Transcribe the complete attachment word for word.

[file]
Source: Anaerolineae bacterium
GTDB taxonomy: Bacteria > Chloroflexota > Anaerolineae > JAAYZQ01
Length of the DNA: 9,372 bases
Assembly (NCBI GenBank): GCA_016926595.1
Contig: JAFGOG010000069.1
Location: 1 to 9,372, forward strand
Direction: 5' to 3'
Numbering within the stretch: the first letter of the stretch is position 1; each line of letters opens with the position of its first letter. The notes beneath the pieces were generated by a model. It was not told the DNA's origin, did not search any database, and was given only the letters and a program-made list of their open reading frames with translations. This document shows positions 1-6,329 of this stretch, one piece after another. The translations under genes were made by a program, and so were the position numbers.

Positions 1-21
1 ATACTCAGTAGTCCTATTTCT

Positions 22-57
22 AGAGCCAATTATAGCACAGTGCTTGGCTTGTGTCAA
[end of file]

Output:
Source: Anaerolineae bacterium
GTDB taxonomy: Bacteria > Chloroflexota > Anaerolineae > JAAYZQ01
Length of the DNA: 9,372 bases
Assembly (NCBI GenBank): GCA_016926595.1
Contig: JAFGOG010000069.1
Location: 1 to 9,372, forward strand
Direction: 5' to 3'
Numbering within the stretch: the first letter of the stretch is position 1; each line of letters opens with the position of its first letter. The notes beneath the pieces were generated by a model. It was not told the DNA's origin, did not search any database, and was given only the letters and a program-made list of their open reading frames with translations. This document shows positions 1-6,329 of this stretch, one piece after another. The translations under genes were made by a program, and so were the position numbers.

Positions 1-21
1 ATACTCAGTAGTCCTATTTCT

Positions 22-57
22 AGAGCCAATTATAGCACAGTGCTTGGCTTGTGTCAA